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Ports & Ships Maritime News

10 August 2016
Author: Terry Hutson

Bringing you shipping, freight, trade and transport related news of interest for Africa since 2002


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The 190-metre long Panamax bulker SERENE SUSANNAH (57,266-dwt, built 2010) sailing from Durban bound for Santos in Brazil. The ship is owned by Greek interests and managed by Chandris Hellas Inc of Piraeus, Greece. She was built by the STX Dalian Shipbuilding Company in China as their hull number 1970-01. The bulker, which operates at a service speed of 11.7 knots and with a top speed of 14.5 knots, is equipped with four 30-ton deck cranes. Serene Susannah is flagged in the Bahamas. This picture is by Keith Betts

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Mauritania is looking to position itself as an export hub for Brazilian products in Africa, reports the Arab-Brazilian Chamber of Commerce.

Mauritania being on the extreme western end of West Africa is ideally positioned and already has relevant trade partnerships with nations across the continent that trade with Brazil and could distribute Brazilian goods to African countries. That's the word from Wagne Idrissa, the Mauritanian ambassador to Brazil.

Idrissa visited the Arab Brazilian Chamber of Commerce offices on Monday (8 August) where he spoke with personnel from local companies interested in doing business with his country. The talks continued yesterday.

"Mauritania is a strategic hub connecting North and Southern Africa. It is home to two big ports and a third one is being built. We also have one of the biggest international airports in Africa," Idrissa said. The ports he mentioned are the Autonomous Ports of Nouakchott and Nouadhibou. The country is also home to the fishing-only Nouadhibou Artisanal Fishing Port.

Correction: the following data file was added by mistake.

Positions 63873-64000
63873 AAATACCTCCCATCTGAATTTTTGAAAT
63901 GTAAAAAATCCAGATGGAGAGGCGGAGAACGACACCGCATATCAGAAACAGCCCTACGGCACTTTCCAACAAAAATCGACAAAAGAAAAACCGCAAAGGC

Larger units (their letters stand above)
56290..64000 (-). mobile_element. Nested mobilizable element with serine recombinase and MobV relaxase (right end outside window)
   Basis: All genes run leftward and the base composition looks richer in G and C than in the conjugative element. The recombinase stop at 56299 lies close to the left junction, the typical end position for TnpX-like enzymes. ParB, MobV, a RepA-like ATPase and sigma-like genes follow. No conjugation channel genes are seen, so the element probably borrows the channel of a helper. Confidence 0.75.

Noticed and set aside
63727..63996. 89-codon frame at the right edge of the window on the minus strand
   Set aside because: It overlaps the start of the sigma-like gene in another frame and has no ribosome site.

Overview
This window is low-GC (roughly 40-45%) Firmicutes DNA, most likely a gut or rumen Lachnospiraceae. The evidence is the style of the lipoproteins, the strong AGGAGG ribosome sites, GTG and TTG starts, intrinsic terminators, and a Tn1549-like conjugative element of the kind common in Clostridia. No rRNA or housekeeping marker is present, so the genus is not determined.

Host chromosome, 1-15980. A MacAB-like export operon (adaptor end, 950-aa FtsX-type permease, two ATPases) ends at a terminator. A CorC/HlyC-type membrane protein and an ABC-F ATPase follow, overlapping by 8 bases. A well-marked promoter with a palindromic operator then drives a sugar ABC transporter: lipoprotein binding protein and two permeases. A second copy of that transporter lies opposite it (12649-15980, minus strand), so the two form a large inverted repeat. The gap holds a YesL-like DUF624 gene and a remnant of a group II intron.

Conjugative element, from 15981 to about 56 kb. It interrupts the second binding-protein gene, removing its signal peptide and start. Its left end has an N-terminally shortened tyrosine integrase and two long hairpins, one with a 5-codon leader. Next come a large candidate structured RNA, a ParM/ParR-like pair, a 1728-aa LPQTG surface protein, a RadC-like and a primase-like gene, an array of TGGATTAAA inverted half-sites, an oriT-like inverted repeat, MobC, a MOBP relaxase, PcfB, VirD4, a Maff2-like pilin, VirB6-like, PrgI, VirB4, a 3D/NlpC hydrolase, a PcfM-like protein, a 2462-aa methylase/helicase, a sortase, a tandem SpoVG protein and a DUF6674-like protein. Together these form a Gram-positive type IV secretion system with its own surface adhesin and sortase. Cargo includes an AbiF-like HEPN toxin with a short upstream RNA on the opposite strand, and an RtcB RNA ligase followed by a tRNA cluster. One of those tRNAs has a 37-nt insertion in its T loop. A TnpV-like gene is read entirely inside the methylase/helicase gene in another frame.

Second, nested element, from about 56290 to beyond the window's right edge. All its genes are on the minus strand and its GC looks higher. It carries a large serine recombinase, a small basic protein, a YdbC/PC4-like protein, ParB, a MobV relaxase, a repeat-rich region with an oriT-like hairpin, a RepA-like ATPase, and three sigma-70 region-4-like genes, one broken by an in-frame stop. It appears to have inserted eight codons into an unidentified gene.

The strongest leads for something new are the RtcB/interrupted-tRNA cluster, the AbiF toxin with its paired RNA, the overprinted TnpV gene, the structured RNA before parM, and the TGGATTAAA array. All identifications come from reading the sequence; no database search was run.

The ambassador said that many of the African countries Brazil engages in significant trade with, like Angola, Ivory Coast, Mozambique, and Senegal, often do business via Mauritania. "In Central Africa, more than 40% of trade involves Mauritania," he said.

The diplomat noted that the embassy of Mauritania in Brazil was established relatively recently, in 2008, and that there is a lot to work on when it comes to trade and government relations between the two countries. Idrissa took office as ambassador in Brasilia in February of this year, following a stint in the same capacity in Paris. He said he is in the process of getting acquainted with the players in the Brazilian trade scenario, so that he can bring awareness to them of business opportunities in his country.

"I am deeply engaged with building ties in trade and government with Brazil. The Arab Chamber is an important place for these relations to be furthered, and I am here due to the opportunity the Chamber has afforded me, of getting to know the Brazilian companies a bit," he said.

Idrissa also discussed the goods his country exports, such as iron ore, gold, bauxite, and gas. He said that Mauritania already ships these products to the likes of China, France, and Italy. The ambassador also mentioned the export sales of fish and seafood. source: ANBA

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Nacala train

Malawi and Mozambique have set their sights on establishing a one-stop border between their countries along the Nacala Corridor.

The corridor links the increasingly important strategic port of Nacala with Malawi, Zambia and the western Mozambique province of Tete, which includes the coal fields at Moatize, as well as with southern and south-western Tanzania.

The initiative aims at improving trade patterns between the respective countries and regions by a rate of five percent by next year and 15% by the year 2027.

The deepwater port of Nacala which has rail as well as road links with the neighbouring regions can become an increasingly important transhipment hub for landlocked countries including Zimbabwe, Zambia and Malawi, able to handle regional exports of fertiliser, sugar, wheat and tobacco and to become as important a corridor as those to the south and to TAZARA in Tanzania/Zambia, all of which link seaports with neighbouring landlocked countries.

Malawi, being closer to Nacala than to any other seaport, is already the port and railway's biggest user, other than coal exports from Tete.